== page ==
Researchers assessed potentially modifiable factors predicting the poor quality of life in ankylosing spondylitis

Primary tabs

Researchers assessed potentially modifiable factors predicting the poor quality of life in ankylosing spondylitis

Ankylosing Spondylitis (AS) is a class of arthritis that influences the spine. The symptoms involve pain and stiffness from the neck down to the lower back. AS influences both physical and emotional quality of life (QOL). The study aimed to assess the QOL of patients with AS, and recognise potentially modifiable factors associated with reporting poor QOL.

The Scotland Registry for Ankylosing Spondylitis collects clinical and patient-reported data on clinically diagnosed patients with AS across Scotland. QOL is estimated using the ASQoL questionnaire [range: 0 (high) to 18 (poor)]. Potentially modifiable factors related to reporting poor QOL (score 12-18) were measured using Poisson regression models, regulate a variety of demographic characteristics, plus various nonmodifiable factors. Results are given as risk ratios (RR) with 95% CI.

Assessments were accessible on 959 patients: 74% male, mean age 52 years (SD 13), median ASQoL 7.0 (interquartile range 2-12). Even though many aspects were univariately related with poor QOL, 5 were recoznized as distinct predictors: investigated moderate/severe fatigue (RR 1.60, 95% CI 1.13-2.28), poor physical activity [Bath Ankylosing Spondylitis Functional Index (BASFI) ≥ 4: 3.46, 1.76-6.82], high disease action [Bath Ankylosing Spondylitis Disease Activity Index (BASDAI) ≥ 4: 1.52, 1.09-2.12], chronic widespread pain (CWP; 1.92, 1.33-2.75), and poor spinal mobility [Bath Ankylosing Spondylitis Metrology Index (BASMI) ≥ 4: 1.52, 0.93-2.50]. Assessment aspects, population-attributable risks ranged between 20% (disease activity) and 56% (physical function).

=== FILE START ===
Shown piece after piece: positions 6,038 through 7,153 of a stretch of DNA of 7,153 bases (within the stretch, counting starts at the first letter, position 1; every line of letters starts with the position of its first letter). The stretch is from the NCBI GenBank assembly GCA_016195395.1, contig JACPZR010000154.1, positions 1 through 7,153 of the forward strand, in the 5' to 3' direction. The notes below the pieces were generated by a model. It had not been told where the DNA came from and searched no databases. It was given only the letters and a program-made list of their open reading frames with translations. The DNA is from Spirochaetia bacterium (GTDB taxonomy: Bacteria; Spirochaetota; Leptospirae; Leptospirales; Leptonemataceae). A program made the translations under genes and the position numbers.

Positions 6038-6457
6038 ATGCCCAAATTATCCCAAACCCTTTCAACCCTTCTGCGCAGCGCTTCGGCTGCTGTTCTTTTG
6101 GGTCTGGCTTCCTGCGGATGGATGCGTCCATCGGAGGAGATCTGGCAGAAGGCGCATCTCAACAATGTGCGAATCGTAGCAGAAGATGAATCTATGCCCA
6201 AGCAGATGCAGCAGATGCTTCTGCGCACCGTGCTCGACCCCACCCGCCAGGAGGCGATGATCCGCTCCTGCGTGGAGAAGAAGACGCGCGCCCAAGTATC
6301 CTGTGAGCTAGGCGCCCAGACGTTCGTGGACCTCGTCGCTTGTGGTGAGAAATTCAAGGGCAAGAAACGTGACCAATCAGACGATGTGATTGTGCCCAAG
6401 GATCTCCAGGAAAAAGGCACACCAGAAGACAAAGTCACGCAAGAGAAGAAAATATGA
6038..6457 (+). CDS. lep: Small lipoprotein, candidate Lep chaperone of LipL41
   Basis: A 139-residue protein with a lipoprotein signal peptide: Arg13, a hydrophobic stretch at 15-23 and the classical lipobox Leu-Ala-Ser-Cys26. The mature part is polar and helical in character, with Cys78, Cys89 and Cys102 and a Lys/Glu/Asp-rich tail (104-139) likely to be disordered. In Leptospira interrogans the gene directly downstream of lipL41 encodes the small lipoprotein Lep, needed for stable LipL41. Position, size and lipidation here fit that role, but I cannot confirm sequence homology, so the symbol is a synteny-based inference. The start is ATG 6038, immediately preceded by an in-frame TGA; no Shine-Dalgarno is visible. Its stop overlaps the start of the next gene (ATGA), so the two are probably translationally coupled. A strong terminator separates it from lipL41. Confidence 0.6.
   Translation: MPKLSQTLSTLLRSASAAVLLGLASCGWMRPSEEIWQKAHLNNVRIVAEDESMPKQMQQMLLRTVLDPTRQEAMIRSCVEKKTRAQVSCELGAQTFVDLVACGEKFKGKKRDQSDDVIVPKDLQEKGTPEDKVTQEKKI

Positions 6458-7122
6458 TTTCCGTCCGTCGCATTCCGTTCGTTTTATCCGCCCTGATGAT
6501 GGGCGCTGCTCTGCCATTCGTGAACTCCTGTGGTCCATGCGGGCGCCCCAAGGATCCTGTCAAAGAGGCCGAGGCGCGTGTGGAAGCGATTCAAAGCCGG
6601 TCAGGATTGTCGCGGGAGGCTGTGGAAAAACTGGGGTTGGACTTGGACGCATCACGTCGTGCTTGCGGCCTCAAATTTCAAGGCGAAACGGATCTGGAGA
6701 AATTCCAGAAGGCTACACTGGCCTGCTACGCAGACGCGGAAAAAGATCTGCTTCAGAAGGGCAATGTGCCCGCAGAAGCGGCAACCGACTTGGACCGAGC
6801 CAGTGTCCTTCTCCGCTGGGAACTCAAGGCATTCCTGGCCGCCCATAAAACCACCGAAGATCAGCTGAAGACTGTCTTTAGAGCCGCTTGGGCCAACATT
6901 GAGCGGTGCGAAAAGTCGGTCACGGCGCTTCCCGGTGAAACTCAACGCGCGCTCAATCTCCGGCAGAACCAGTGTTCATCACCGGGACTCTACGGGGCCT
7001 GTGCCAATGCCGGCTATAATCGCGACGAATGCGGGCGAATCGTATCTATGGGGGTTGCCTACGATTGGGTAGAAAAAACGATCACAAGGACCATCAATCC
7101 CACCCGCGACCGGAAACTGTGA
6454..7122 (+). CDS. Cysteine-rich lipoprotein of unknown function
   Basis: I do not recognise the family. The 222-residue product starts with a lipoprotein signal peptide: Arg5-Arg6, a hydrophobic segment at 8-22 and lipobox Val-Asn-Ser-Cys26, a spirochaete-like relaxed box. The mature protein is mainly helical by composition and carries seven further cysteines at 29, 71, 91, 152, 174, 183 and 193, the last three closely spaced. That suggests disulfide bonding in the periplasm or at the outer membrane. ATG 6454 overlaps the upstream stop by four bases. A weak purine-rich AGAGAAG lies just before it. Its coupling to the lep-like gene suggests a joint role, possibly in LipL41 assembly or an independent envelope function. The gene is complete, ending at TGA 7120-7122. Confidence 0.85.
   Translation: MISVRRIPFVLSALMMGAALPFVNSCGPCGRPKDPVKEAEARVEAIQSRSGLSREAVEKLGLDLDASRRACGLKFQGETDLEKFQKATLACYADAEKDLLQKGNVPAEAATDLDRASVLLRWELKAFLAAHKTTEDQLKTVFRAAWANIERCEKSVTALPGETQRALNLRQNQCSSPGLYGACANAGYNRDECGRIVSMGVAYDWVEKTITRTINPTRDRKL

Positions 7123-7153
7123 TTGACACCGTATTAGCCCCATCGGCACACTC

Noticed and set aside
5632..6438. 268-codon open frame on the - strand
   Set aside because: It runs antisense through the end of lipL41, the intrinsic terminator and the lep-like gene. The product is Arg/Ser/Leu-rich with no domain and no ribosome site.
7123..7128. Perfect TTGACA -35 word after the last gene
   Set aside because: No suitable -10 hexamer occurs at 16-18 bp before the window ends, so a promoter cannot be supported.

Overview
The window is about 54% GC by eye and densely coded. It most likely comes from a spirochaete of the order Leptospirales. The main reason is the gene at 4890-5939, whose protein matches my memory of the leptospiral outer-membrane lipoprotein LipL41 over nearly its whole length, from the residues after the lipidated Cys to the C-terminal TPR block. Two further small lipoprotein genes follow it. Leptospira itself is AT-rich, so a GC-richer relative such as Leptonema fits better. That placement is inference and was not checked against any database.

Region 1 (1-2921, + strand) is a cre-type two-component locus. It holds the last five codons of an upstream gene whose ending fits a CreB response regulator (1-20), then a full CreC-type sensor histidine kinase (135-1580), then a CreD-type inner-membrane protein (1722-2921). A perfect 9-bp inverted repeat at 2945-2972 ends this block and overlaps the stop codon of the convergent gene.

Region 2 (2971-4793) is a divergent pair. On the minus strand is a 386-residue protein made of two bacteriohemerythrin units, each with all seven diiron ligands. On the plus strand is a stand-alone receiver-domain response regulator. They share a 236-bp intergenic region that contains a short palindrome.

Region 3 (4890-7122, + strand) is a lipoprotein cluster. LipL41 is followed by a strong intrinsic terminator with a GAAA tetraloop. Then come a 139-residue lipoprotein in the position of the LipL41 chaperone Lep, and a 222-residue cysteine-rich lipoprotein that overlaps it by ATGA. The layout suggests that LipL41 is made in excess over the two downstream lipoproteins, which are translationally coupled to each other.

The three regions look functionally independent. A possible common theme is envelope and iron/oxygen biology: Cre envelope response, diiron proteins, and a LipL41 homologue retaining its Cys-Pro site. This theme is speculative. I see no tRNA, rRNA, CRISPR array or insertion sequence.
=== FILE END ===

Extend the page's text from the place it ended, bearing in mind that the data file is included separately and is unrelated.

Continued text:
We have identified five potentially modifiable factors independently related to poor QOL. Evaluated data give evidence that including to traditional clinical targets (BASDAI, BASFI, and BASMI), concentrate on nonspecific signs (CWP and fatigue), perhaps with nonpharmacological treatments, may yield necessary improvements in QOL.


J Rheumatol. 2017 Aug 1.

Link to the source:

Original title of the article:

Five Potentially Modifiable Factors Predict Poor Quality of Life in Ankylosing Spondylitis: Results from the Scotland Registry for Ankylosing Spondylitis


Dean; L. E. et al.

Diagnostic, Arthritis, Ankylosing Spondylitis, Chronic, QOL
Log in or register to post comments